ALS & Hospice

ALS (amyotrophic lateral sclerosis) - diagnosis written on a white piece of paper. Syringe and vaccine with drugs.

Around this time last year, ALS (Amyotrophic Laterals Sclerosis) took over social media headlines due to the viral fundraiser for the disease, The Ice Bucket Challenge. Posts and timelines were filled with videos of ice buckets being dumped on friends, family and celebrities in support of individuals diagnosed with this disease. ALS, also known as Lou Gehrig’s disease, is a progressive neurodegenerative disease that affects nerve cells in the brain and spinal cord. Throughout the course of the disease, wasting and atrophy occurs in all voluntary muscles including those that are used for swallowing and respiration. Symptoms such as tripping, clumsiness, muscle cramps, twitching and ultimately, paralysis occur as well.

The most common cause of death in ALS patients is respiratory failure. The average life expectancy for someone after diagnosis is between two to five years, however, because this disease process can be slow and unpredictable 10% of people live more than 10 years, according to the Journal of Hospice and Palliative Nursing. As the muscles decline, it can become increasingly difficult for someone to care for an individual faced with this disease. Hospice care is a good option to support caregivers looking after someone in the home. If you or a loved one have been diagnosed with ALS and have become wheelchair or bed-bound, require more assistance with daily living skills, choose to forgo assistance of a feeding tube, or do not want to be placed on a ventilator for breathing-you may qualify for hospice services.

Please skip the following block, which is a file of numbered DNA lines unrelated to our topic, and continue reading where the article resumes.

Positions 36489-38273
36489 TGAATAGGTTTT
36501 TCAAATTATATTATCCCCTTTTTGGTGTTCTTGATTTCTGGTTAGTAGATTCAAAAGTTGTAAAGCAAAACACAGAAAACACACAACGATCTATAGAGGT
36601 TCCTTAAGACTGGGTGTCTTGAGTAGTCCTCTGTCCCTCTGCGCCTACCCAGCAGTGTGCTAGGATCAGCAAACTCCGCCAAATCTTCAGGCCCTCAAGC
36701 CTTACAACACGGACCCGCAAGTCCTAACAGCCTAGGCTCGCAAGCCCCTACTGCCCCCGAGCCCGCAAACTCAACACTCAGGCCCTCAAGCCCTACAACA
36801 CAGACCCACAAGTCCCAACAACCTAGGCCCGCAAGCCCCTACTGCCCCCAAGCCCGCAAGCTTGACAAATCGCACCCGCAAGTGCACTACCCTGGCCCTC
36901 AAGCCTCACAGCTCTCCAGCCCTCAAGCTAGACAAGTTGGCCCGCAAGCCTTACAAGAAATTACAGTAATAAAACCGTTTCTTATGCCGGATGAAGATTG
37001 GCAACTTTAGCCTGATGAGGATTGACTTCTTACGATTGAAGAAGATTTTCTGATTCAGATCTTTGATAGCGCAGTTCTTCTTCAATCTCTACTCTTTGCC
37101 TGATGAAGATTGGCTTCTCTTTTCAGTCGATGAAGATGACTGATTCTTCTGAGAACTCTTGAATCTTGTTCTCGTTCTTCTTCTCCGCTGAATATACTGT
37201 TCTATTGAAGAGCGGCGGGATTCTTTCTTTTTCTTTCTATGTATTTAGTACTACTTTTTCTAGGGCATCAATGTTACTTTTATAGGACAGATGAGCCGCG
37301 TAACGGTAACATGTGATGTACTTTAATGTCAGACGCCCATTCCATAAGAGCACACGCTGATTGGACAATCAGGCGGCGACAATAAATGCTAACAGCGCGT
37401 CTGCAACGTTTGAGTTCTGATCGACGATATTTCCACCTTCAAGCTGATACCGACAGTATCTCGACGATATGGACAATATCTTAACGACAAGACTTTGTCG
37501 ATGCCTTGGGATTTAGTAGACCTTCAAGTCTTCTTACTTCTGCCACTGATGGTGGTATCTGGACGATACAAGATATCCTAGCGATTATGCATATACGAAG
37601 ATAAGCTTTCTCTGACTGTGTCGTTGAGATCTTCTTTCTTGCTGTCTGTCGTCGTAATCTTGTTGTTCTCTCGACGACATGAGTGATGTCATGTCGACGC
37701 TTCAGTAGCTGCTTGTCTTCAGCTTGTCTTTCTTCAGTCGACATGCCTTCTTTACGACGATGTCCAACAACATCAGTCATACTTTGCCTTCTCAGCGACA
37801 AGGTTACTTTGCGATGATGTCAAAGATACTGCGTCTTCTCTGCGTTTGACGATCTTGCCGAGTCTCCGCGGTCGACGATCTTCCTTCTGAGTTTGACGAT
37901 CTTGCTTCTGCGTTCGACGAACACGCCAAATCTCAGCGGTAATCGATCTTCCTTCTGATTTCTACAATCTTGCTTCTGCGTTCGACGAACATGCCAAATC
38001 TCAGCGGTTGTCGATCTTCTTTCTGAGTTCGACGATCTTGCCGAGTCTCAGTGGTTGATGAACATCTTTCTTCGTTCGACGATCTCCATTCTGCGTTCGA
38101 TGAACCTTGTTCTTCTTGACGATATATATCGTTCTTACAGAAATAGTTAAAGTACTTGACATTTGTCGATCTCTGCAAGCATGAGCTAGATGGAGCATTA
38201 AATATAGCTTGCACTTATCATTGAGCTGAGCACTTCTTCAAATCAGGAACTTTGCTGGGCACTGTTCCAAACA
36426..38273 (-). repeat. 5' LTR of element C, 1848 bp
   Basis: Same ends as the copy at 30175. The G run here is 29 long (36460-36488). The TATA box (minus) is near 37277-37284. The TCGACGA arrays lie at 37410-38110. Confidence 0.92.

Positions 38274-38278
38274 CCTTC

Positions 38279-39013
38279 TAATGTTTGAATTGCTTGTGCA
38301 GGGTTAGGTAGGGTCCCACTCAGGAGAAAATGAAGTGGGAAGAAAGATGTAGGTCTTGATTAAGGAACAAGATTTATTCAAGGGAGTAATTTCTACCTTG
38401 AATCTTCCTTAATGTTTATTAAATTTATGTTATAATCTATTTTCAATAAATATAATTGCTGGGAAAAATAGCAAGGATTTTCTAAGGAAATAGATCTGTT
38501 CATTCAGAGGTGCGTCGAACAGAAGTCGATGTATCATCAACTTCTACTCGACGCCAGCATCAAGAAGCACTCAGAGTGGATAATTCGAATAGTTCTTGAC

Pain management, symptom control, and the oversight from the hospice professionals can help you remain at home. The hospice team will coordinate and plan one’s care based on their individual needs. Hospice care is appropriate for an ALS patient diagnosed with six months or less to live if the disease continues its natural progression. For more information on CompassionCare or hospice, call us today at 702-636-0200.